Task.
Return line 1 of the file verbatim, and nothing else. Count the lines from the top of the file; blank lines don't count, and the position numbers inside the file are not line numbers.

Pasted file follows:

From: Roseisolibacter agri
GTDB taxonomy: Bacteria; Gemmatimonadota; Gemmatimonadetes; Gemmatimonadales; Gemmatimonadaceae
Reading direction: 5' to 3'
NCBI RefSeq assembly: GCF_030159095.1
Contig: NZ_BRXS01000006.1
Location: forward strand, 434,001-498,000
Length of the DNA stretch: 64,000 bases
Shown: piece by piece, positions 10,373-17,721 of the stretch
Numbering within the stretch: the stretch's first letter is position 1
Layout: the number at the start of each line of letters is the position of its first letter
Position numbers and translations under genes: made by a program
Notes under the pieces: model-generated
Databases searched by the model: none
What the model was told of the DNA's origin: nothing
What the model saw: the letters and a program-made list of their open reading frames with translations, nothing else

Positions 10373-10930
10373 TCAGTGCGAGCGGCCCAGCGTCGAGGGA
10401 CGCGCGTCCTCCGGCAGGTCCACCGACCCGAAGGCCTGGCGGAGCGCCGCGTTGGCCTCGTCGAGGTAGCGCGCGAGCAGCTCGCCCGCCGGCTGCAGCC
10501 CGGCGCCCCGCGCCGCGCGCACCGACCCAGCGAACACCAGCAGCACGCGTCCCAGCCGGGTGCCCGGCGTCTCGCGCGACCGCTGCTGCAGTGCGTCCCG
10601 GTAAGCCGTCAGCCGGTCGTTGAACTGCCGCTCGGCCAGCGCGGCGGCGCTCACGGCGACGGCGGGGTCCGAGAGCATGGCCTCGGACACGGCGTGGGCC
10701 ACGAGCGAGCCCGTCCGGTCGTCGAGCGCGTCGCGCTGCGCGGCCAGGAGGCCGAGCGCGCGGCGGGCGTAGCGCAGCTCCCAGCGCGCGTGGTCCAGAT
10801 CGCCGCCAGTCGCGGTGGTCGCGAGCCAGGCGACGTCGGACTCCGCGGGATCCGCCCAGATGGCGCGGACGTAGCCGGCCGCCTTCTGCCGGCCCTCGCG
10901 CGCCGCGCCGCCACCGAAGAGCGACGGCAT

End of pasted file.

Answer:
From: Roseisolibacter agri